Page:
Some useful tips for hiking in the Alps
1. Start preparing your hike at home!
Maybe you don’t know, but in the mountains you can’t rely on Google Maps…
So if you fancy to go hiking this summer, you can already by prepping your itinerary!
Things to consider while planning your trip
- What is your level?
- How long do you want to go?
- Is there a protected wild area?
- Are you hiking with kids and/or dogs?
- Do you or your hiking buddies have vertigo?
- Is there a place to hide in case the weather suddenly changes?
- Can you take a short cut when you are too tired to carry on…
Note: Map reading could be challenging, but with some patience & perseverance you’ll learn and enjoy it! I also wrote a blog about how I found out that map reading is an essential skill when you want to spend time in the mountains… https://famkevanderelst.com/google-maps-wegwijzers-of-bergwandelgids-en/
2. Check out the weather forecast!
People ask me often which forecast they should trust.
I am tended to answer that MeteoSwiss is the best, however even for these people sometimes it’s hard to predict.
I always check 3 forecasts:
- MeteoSwiss (only Switzerland, when in France use Météo France)
-> Match them with your own observations (start following the forecast a couple of days before and check if the predictions are right)
3. Weather is changing fast in the mountains
To prevent yourself from a less pleasant surprise, I recommend you to keep an eye out for the following signs during your hike.
* The form of the clouds : Cumulonimbus -> Thunderstorm in the making !
* Cirrus followed by a wall of clouds -> Cold front on its way!
* Is the wind increasing quickly?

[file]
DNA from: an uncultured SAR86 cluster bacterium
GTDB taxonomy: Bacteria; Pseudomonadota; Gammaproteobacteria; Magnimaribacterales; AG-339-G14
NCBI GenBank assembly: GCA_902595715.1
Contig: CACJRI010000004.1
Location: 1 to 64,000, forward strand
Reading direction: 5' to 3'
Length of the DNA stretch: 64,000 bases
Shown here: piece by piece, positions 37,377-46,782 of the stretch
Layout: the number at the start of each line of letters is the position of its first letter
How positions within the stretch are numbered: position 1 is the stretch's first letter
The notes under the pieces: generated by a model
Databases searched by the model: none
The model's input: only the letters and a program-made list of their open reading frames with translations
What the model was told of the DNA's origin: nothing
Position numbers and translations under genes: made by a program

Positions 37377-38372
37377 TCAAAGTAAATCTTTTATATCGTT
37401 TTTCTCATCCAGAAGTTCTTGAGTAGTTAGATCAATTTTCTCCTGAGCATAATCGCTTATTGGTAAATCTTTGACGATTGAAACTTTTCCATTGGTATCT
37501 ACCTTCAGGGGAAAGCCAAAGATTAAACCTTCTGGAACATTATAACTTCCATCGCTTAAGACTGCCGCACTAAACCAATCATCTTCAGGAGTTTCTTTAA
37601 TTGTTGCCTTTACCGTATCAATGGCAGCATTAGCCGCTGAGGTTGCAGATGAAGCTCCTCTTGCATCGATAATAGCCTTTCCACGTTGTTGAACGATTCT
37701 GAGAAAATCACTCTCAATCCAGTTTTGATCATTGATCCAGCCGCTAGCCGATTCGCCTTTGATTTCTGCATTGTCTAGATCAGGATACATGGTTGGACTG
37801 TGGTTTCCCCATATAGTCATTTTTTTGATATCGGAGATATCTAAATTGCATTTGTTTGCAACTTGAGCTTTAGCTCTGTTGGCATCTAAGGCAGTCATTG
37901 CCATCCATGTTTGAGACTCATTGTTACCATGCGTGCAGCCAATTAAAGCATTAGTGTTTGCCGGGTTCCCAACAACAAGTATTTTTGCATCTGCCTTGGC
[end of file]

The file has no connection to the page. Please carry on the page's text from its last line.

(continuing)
* Does your altimeter tells you that your 50 meters higher whereas you stayed at the same level -> The weather is degrading fast!
-> Calibrate your altimeter every time when you know the exact altitude
-> Check beforehand where to hide in case the weather change comes faster than expected…
4. How to act when there is a thunderstorm on its way?
Thunderstorms can be pretty frightening and dangerous, so better think about it before getting caught in one.
This little checklist may help you to react immediately and avoid a serious emergency.
1. Check the weather forecast. Thunderstorms arrive during usually in the afternoon, so keep that in mind while planning your hike.
During your hike, keep an eye on the clouds (see tip 3) and lightning, and always listen for thunder.
2. 30 seconds: If the sound of thunder comes less than 30 seconds after the flash, you need to find shelter immediately.
3. Shelter: Mountain hut, stable, depression in terrain
4. No-go-area: Summit, ridge, lone tree, near objects that are taller than anything else around it.
5. Metals: Put your backpack away and anything metal as well.
6. The lightening position: When you haven’t found a shelter, try to minimize the size of your body. Crouch down with your feet close together.
7. Spread out! When you’re hiking with a group: Keep at least 15m. distance between every person in your group.
5. Packing list for a day-hike
✔ Warm clothes
✔ Evt. poles
✔ Map, compass, your phone
✔ First aid kit, duct tape
✔ Suncream, sunglasses and a hat/cap
✔ Picknick and snacks
✔ Water (at least 2 liter per person)
Have fun !
(Have more fun and book a trip with me!)